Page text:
FIG. 5 shows a block diagram 500 of an RDMA read transfer between two networked computers in accordance with the present invention. Block diagram 500 is identical to block diagram 300 except that computer 501 has a second NIC 510. Like numbers are used to indicate like components. System memory 502 contains an allocated block of memory which is memory allocation 511. Operating system 505 may include network layer 507.

Referring to FIG. 5 in combination with FIGS. 6 a and 6 b, a flow diagram illustrates an RDMA read operation in accordance with an embodiment. The flow diagram makes reference to identifying numbers used in FIG. 5 for purposes of clarity. The transfer follows the same procedure as that shown in FIG. 4 until TCP/IP datagram is returned from the remote computer. In the transfer represented in FIGS. 6 a and 6 b however, the route used by the Internet has changed such that TCP/IP datagram 609 takes a route which terminates in NIC 510 instead of NIC 509 which initiated the transfer. Because NIC 510 did not initiate the transfer, NIC 510 has no knowledge of STag 601 and associated memory location 511. This knowledge does, however, exist in NIC 509.

FIG. 6 a illustrates that an application 503 that may be implemented in remote computer 501 may request transfer of data from operating system OS 505, in step 602. In step 604, OS 505 may request STag from NIC 509, in response to which NIC 509 returns STtag 601 to OS 505, in step 605. OS 505 then may allocate memory location 511 and notify NIC 509 about it, in step 608, upon which NIC 509 may associate memory location 511 with STag 601, in step 610. In step 612, NIC 509 forms RDMA packet 603 with the read request. In step 614, NIC 509 forms TCP/IP datagram 611 encapsulating RDMA packet 603. The TCP/IP datagram 611 may then be sent by NIC 509 to remote computer 515 over the Internet 513, in step 616. Upon receiving the TCP/IP datagram 611, remote computer 515 may extract RDMA packet 603 from TCP/IP datagram 611, in step 618. In step 620, remote computer 515 forms an RDMA packet 606 with STag 601 and requested data 607. In step 622, remote computer 515 may form TCP/IP datagram 609 encapsulating RDMA packet 606. In step 624, remote computer 515 sends TCP/IP datagram 609 to computer 501 over the Internet 513. As was discussed above, the route used by the Internet may change so that, in step 626, second NIC (e.g., NIC 510) may receive TCP/IP datagram from second device.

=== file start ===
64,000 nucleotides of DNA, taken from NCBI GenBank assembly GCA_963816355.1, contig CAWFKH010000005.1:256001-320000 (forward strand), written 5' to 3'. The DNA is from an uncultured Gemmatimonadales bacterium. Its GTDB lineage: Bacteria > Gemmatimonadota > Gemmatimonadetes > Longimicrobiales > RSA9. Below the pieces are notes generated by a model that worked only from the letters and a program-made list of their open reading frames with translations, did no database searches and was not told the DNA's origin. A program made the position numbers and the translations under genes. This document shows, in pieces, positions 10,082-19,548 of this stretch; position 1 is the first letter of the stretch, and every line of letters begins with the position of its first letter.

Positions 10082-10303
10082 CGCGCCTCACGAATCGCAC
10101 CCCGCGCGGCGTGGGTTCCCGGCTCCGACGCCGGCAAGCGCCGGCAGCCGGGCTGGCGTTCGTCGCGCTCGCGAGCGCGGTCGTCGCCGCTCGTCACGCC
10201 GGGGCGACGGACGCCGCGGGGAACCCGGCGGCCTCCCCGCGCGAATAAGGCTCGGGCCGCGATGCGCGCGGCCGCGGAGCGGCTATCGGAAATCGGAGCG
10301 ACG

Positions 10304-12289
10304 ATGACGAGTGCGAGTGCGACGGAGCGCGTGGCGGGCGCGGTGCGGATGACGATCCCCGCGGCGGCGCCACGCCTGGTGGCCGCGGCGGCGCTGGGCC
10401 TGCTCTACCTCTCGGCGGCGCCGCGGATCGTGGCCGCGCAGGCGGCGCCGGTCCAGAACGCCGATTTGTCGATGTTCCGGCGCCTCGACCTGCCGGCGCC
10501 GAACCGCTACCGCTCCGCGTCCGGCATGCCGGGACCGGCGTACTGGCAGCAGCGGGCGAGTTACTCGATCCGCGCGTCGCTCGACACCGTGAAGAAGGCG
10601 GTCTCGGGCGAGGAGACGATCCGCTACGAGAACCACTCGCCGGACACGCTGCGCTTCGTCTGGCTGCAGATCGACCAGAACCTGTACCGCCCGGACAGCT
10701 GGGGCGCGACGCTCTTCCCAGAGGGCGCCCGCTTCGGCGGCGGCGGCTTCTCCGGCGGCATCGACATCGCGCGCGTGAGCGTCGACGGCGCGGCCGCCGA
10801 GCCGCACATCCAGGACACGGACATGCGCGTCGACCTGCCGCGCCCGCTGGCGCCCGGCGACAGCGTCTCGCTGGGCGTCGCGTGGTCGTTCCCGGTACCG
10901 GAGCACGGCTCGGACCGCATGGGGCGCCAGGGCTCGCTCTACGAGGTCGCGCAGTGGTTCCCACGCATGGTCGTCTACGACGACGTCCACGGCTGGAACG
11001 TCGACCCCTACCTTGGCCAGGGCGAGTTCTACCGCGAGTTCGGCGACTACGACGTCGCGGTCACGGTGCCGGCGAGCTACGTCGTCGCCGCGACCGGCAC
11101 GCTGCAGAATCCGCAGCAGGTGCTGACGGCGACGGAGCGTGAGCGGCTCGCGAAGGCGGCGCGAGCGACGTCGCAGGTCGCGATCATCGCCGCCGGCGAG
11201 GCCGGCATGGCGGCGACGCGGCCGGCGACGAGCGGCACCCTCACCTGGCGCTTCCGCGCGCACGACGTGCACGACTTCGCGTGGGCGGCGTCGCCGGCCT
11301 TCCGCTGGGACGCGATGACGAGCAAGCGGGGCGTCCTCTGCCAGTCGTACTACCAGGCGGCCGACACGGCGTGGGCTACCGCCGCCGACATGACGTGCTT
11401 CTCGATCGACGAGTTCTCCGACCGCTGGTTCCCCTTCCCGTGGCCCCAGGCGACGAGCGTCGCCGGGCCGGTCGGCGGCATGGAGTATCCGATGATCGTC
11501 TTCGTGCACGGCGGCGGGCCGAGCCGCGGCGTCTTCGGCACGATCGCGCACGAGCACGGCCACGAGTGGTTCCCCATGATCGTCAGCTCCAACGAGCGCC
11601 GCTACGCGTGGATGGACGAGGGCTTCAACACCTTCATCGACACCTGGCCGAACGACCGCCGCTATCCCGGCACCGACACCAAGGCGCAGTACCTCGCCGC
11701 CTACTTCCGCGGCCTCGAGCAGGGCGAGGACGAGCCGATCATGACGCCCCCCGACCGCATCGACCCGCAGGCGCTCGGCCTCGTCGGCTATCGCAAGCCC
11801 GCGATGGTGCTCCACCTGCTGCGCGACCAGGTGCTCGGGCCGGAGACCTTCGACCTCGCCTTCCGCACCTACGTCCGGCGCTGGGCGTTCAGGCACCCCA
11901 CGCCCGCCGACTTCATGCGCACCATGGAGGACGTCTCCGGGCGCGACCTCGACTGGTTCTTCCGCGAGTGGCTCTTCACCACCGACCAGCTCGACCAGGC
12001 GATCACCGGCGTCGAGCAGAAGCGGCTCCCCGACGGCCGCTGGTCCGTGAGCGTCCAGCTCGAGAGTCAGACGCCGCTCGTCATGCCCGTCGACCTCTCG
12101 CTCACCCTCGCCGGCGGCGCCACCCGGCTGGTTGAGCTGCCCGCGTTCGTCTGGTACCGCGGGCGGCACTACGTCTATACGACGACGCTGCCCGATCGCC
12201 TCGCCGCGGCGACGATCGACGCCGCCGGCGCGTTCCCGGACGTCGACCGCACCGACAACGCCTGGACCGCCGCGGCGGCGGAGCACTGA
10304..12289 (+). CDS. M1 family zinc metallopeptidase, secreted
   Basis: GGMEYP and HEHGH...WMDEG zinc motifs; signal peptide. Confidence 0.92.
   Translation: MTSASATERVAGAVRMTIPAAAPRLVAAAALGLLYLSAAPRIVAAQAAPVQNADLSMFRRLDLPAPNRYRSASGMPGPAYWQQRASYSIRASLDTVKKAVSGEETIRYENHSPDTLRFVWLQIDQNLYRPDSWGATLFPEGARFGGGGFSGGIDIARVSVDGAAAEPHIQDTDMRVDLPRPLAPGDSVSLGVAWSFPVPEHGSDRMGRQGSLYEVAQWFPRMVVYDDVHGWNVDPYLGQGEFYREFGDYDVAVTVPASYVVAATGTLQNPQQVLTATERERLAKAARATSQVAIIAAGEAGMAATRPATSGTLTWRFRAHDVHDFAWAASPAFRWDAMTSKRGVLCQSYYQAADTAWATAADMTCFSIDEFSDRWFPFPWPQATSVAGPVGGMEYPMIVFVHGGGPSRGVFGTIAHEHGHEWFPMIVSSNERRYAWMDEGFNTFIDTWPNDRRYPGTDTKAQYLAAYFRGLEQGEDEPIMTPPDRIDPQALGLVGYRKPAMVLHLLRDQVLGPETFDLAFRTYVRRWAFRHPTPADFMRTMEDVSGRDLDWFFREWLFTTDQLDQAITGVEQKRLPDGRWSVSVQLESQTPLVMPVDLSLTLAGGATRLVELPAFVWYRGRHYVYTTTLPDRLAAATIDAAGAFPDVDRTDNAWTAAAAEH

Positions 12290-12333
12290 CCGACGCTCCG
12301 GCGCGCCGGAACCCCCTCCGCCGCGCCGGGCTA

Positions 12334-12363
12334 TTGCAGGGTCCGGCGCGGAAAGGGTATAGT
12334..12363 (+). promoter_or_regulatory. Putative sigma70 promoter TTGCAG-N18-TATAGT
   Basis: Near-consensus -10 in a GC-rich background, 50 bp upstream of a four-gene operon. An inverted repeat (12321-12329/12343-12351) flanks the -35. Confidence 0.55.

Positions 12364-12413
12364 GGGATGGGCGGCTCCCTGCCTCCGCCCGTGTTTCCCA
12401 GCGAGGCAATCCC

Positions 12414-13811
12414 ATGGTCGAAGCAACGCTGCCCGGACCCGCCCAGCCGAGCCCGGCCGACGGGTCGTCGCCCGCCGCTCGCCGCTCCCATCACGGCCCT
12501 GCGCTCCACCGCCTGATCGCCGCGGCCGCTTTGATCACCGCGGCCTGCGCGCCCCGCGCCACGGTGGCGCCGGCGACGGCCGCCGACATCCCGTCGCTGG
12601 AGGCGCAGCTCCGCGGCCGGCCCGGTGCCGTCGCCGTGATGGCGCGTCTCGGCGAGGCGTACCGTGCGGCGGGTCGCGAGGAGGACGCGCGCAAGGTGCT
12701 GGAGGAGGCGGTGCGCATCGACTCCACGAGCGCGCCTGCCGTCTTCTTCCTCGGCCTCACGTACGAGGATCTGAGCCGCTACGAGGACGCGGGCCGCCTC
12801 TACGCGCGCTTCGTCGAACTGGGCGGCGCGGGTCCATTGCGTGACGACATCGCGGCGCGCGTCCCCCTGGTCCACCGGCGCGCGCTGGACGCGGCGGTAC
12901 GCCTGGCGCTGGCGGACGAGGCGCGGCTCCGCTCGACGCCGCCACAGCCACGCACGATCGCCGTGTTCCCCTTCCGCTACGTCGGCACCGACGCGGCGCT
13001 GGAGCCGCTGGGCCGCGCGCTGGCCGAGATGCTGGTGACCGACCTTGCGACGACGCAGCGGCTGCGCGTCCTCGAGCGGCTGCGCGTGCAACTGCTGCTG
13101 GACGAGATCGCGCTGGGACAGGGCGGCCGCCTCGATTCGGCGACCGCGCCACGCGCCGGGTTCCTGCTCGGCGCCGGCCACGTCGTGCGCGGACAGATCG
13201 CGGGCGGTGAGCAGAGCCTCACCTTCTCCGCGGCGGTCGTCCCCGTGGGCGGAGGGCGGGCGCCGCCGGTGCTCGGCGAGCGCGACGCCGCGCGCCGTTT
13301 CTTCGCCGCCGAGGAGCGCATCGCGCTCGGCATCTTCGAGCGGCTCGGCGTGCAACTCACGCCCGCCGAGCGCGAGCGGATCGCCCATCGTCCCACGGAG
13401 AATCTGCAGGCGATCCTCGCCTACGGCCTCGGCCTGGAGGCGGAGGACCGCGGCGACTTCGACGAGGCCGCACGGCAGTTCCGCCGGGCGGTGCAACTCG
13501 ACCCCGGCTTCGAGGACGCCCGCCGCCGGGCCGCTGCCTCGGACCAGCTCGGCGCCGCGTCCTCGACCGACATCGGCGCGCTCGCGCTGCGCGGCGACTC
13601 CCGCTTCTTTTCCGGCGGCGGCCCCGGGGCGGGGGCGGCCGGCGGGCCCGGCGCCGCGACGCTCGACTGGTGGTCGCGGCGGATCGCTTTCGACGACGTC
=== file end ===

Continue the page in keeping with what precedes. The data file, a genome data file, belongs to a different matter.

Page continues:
When NIC 510 receives TCP/IP datagram 609 in block 626 of FIG. 6 b, NIC 510 will perform all necessary TCP/IP processing and then extracts RDMA packet 606 in block 628. Next, STag 601 is removed from RDMA packet 606 in block 630. In block 632, NIC 510 will search a list of all valid STags created in NIC 510 but will fail to find STag 601. There are two possibilities at this point, either STag 601 is invalid or STag 601 was created by another NIC on the same computer 501. NIC 510 assumes that the later is true and, in block 634, reports STag 601 to OS 505 as an unrecognized STag. OS 505 attempts to ascertain if STag 601 is valid. To accomplish validation, in block 636 OS 505 queries NIC 509 for all valid STags and associated addresses generated by NIC 509. In block 638 NIC 509 returns the requested list. OS 505 then searches this list for STag 601, in block 640. In block 642, OS 505 makes a decision as to whether STag 601 is found. If not, block 650 is implemented in which STag 601 is reported as invalid to NIC 510. NIC 510 will then discard the packet because there is no valid memory location to transfer the packet. If a valid memory location were available, transferring a packet with an invalid STag into memory would present a security risk. Note that while in this example this branch is clearly not possible as we stated that NIC 509 generated STag 601. It is included however to illustrate the complete algorithm which must correctly handle invalid STags. If block 642 determines that STag 601 is in the list of STags generated by NIC 509, then, in block 644, OS 505 finds memory location 511 associated with STag 601. In block 646 associated memory location 511 is reported to NIC 510. The knowledge of associated memory allocation 511 allows NIC 510 to transfer requested data 607 to memory allocation 511 completing the transfer in block 648.